Pros: Very well rounded intro to basics, many connections to the industry
Cons: expensive but you get what you pay for
I graduated in '95 and went back this past Thanksgiving w my 9yo daughter. We eat at the French restaurant, Escoffier. It was great!
You get what you pay for. The problem is that many of the students who graduate, think they are chefs upon completing the program when in fact, they are just glorified entry level line cooks for the most part. With that being said, as a Chef or Director, seeing a CIA grad vs someone who graduated from most other schools (excluding J&W and NECA), I know I am looking at someone who has been exposed to much more and while they will still need training, it wont be on knife skills or making stocks.
I had worked in the industry for classic French chefs prior to going to school and I worked full time while going to school at Maximes. I also built a house by myself in Rhinebeck and sold it to pay for school. I think I took out about $6k total in student loans.
When I graduated, my first job was down in Mississippi as the Exec Chef at a large university. All the interviews were done over the phone and I was hired sight unseen. They even paid for me to move down there, and paid for a hotel and storage for a month while I found a place to live. When I finally got there, I commented on how I was hired without them meeting me in person. The response was "you graduated from the CIA". I was hired by a management company, Sodexho/Marriott and during the course of my 8 years employment with them, worked in almost every state as well as Antarctica. I've worked in hospitals that served 25k meals a day with 125 cooks in the kitchen. I was known as the "hatchet man" because every job I was sent on was to cut the budget. I didn't learn this type of thing in school but the school gave me the "credibility" and opened the doors for me.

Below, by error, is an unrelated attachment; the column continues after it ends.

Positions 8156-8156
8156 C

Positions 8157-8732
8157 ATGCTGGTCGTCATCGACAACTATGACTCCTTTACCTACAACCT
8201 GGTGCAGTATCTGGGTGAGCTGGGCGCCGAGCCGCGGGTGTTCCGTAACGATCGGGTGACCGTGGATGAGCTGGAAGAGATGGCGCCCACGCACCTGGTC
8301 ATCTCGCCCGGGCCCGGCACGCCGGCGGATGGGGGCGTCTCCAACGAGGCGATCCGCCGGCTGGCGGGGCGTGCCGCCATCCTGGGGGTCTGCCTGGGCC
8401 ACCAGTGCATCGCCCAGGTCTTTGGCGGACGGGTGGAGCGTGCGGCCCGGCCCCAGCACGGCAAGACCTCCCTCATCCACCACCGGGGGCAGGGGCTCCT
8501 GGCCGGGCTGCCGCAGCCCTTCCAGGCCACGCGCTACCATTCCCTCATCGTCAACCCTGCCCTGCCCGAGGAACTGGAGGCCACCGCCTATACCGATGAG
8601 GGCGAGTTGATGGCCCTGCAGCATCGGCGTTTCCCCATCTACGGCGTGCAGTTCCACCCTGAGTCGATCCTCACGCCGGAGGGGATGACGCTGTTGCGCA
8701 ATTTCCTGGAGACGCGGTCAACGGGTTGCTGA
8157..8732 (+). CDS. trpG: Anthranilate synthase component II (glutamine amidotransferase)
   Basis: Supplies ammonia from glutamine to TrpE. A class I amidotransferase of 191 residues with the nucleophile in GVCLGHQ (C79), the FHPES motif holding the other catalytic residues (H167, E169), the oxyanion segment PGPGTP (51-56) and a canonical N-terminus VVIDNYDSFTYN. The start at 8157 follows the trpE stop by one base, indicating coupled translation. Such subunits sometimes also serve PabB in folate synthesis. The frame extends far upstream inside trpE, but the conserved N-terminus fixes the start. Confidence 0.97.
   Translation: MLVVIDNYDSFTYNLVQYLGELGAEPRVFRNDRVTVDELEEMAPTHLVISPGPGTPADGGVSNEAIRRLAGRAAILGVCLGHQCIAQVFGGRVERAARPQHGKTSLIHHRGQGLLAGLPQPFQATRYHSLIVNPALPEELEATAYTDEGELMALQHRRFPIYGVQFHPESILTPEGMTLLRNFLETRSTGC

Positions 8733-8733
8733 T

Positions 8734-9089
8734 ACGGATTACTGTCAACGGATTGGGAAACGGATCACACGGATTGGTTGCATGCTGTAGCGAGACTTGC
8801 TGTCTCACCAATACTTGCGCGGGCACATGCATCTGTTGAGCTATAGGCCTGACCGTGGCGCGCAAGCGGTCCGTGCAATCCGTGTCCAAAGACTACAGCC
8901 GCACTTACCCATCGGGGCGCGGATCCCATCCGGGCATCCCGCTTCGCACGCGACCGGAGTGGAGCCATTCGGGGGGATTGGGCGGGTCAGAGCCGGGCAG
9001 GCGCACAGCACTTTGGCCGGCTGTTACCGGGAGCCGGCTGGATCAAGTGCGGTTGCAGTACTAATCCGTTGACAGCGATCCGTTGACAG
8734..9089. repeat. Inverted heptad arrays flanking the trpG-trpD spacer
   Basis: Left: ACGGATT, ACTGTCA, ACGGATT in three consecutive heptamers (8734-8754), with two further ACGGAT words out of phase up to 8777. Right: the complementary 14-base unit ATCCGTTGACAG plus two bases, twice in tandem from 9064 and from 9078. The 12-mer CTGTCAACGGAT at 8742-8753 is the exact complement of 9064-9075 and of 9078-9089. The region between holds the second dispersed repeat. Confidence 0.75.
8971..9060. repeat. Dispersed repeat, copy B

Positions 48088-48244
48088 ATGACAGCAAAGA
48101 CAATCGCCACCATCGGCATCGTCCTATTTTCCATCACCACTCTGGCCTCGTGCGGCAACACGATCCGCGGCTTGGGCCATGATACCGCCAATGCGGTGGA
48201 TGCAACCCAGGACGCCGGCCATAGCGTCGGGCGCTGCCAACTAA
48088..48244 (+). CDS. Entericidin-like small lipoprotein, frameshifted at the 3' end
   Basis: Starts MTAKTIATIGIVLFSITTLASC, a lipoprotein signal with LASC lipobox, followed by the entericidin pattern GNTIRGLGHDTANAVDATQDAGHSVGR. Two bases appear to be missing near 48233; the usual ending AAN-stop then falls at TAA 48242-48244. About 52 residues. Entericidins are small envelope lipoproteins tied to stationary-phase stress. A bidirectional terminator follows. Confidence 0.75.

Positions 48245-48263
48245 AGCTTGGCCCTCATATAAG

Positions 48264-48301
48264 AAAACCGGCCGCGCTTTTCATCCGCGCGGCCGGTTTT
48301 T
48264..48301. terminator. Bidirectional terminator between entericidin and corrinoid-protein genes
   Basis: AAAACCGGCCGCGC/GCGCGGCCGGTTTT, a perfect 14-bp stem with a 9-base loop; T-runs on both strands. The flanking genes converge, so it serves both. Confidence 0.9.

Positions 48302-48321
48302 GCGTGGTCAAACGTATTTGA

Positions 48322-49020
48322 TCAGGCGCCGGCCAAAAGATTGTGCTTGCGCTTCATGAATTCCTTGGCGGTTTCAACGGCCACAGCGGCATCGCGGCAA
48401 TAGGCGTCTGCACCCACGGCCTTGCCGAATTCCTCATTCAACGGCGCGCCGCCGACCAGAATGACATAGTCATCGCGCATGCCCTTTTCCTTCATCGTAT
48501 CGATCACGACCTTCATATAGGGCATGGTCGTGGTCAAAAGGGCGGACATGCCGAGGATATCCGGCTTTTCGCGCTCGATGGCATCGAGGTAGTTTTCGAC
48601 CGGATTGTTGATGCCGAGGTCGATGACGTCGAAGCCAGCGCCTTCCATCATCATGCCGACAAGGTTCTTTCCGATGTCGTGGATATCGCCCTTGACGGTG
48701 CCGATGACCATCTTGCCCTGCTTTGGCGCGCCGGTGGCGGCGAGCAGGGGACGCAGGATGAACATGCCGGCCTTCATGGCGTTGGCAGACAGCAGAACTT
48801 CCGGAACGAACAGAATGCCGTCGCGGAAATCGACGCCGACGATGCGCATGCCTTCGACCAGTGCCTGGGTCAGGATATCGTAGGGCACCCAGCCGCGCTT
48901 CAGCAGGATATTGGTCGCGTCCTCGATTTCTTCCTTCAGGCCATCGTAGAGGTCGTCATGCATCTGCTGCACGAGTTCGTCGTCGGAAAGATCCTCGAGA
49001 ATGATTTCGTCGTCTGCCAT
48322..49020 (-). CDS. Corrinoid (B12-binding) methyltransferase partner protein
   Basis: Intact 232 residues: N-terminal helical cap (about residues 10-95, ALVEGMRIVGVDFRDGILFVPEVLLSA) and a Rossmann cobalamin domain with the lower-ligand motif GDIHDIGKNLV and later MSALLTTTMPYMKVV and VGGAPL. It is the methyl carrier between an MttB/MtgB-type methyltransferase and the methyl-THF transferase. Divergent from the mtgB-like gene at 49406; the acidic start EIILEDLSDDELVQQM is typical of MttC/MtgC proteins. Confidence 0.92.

I learned the most in the cooking field by finding the best restaurant and working there. I learned the most from the cheap old school French Chefs. Cheap because they spent money on ingredients, not staffing so I often worked 16-18 hours a day, 6-7 days a week. If you cant afford the best culinary schools. don't compromise unless your going to do a CC program. Find the best restaurant in your area and work for free if you need to. Start as a dishwasher or busboy if you need to. One day, someone will call out sick, get fired or walk off the job, and that will be your opportunity to step in.